Hindustan Times (Jalandhar)

Hard bat­tle to put an end to vir­gin­ity tests

Young cou­ples from the Kan­jarb­hat com­mu­nity are us­ing their wed­dings to stand up to age­old prac­tices. With the el­ders cling­ing to their pro­tec­tive past, the gen­er­a­tion gap is splitting them apart

- Gay­a­tri Ja­yara­man gay­a­tri.ja­yara­man@htlive.com

Within the Kan­jarb­hat com­mu­nity, a de-no­ti­fied tribe or vimukta jati, the rift caused by an in­creas­ingly vo­cal bat­tle over vir­gin­ity tests is pit­ting young­ster against el­der, grand­fa­ther against grand­daugh­ter, un­cle against niece, and daugh­ter-in-law against fa­ther-in-law.

The mo­bil­i­sa­tion be­gan when Vivek Ta­maichekar, a Mas­ter’s stu­dent at the Tata In­sti­tute of So­cial Sci­ences, Mum­bai got en­gaged to Aish­warya Bhat in 2016. Both are mem­bers of the Kan­jarb­hat tribe. When it hit the cou­ple that the bride would be sub­ject to the age-old prac­tice of val­i­dat­ing the mar­riage through a vir­gin­ity test, they were up in arms.

To­gether they form a group that holds multi-city meet­ings and gal­vanises youth to break away from the prac­tice. While the young are ea­ger for change, the old are shaken by their re­bel­lious­ness. As the bat­tle gains pace, young Kan­jarb­hat women are re­port­ing in to Shakun­tala Bhat, head of the Ma­ha­rash­tra women’s chap­ter of the All In­dia Kan­jarb­hat As­so­ci­a­tion, that young men in schools and col­leges are wav­ing white hand­ker­chiefs stained with drops of red ink at them. Em­bar­rassed el­ders have been reach­ing out to the protest­ing youth to talk. The youth say change has been a long time com­ing.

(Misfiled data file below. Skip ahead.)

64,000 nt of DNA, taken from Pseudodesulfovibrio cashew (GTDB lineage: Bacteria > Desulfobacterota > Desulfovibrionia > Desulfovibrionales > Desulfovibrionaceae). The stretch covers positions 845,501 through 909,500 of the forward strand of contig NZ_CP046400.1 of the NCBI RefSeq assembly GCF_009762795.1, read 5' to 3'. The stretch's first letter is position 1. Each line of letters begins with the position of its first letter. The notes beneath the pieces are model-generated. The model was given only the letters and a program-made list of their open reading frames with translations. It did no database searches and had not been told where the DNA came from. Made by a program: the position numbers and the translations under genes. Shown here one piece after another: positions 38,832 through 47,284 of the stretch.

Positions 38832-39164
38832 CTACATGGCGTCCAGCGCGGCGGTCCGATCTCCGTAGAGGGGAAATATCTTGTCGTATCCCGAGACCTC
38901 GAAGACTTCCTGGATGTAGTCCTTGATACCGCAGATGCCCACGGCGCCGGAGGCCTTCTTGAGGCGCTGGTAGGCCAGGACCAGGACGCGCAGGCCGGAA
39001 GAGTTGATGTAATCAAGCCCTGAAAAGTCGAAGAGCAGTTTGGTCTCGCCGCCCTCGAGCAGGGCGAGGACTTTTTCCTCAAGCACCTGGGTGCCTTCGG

Kr­ishna In­drekar, now a 51-year-old di­rec­tor of fi­nance in the Ma­ha­rash­tra State Char­ity Com­mis­sion, stood up against the hold of the pan­chayat when he mar­ried Aruna in 1986. Study­ing po­lit­i­cal science in col­lege, In­drekar was in­flu­enced by the writ­ings of BR Ambed­kar and Jy­otiba Phule. Betrothed to Aruna, he re­fused to marry her un­til he was set­tled pro­fes­sion­ally. Aruna waited for him for eight years, an un­heard-of prac­tice that even led the com­mu­nity el­ders to is­sue threats. In the days with­out mo­bile phones and emails, in a vil­lage near Kol­ha­pur, all Aruna had to go on were mes­sages he would send once or twice a year. In­drekar got the job as an of­fi­cer with the state gov­ern­ment in his fi­nal year of his Mas­ter’s in po­lit­i­cal science at Pune Univer­sity, and promptly tied the knot with Aruna in a court mar­riage, es­chew­ing pan­chayat dik­tats. Ever since, the cou­ple has been a bea­con of sup­port for other mem­bers of the com­mu­nity try­ing to break the choke­hold of the pan­chay­ats. In­drekar filed a com­plaint against a vir­gin­ity test held af­ter the wed­ding of his niece, Ash­wini Ta­maichikar, on Novem­ber 23, 2017, and at an­other com­mu­nity wed­ding on De­cem­ber 24, 2017. FIRs are not reg­is­tered de­spite his com­plaints, and his video record­ings of out­lawed pro­ceed­ings, he says. But he per­se­veres.

This is how vir­gin­ity was, and con­tin­ues to be ‘tested’. Tra­di­tion­ally, wed­dings were con­sum­mated in a tent made of tar­pau­lin with Panchs or el­ders stand­ing out­side till in­ter­course was com­pleted. To­day, this takes place in a sani­tised ho­tel room af­ter all glass ban­gles are re­moved from the bride, sharp ob­jects from the room, and any­thing that is ca­pa­ble of pierc­ing the skin and draw­ing blood. A white sheet is spread on the bed, on which the el­ders (now from the fam­ily) wait to see if there are drops of blood.

The groom is asked de­grad­ing ques­tions by the pan­chayat of el­ders, say Ta­maichikar and In­drekar. “How was the maal (the goods)?” or “Was the per­for­mance good?” “Was the glass bro­ken?” If blood is not drawn, the hymen is as­sumed rup­tured due to pre­vi­ous sex­ual in­ter­course. Pu­rifi­ca­tion rit­u­als are pre­scribed. It is rare that a girl is be­lieved if she claims to have had no pre­vi­ous re­la­tion­ship and if the hymen has been rup­tured out of nat­u­ral causes. Ta­maichikar has been go­ing from el­der to el­der, con­fronting them and urg­ing them to change the prac­tice.